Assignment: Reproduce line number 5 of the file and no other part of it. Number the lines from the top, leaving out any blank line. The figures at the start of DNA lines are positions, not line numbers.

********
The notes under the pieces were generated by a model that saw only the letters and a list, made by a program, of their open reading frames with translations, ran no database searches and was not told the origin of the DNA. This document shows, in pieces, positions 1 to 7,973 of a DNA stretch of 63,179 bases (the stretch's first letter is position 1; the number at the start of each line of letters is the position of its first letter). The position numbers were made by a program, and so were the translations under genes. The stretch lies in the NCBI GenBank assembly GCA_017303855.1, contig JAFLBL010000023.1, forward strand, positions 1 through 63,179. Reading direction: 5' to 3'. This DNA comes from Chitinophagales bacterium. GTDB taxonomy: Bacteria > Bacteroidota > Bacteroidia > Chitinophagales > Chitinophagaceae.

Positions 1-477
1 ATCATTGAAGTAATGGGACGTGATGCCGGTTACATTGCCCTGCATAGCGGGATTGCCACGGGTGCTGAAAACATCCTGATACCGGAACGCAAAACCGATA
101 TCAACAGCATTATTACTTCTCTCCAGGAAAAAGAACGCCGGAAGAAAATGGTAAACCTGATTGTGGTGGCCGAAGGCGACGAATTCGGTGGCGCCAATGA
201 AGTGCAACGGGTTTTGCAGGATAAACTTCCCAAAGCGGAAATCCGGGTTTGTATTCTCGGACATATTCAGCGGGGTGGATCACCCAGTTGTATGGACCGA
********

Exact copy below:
201 AGTGCAACGGGTTTTGCAGGATAAACTTCCCAAAGCGGAAATCCGGGTTTGTATTCTCGGACATATTCAGCGGGGTGGATCACCCAGTTGTATGGACCGA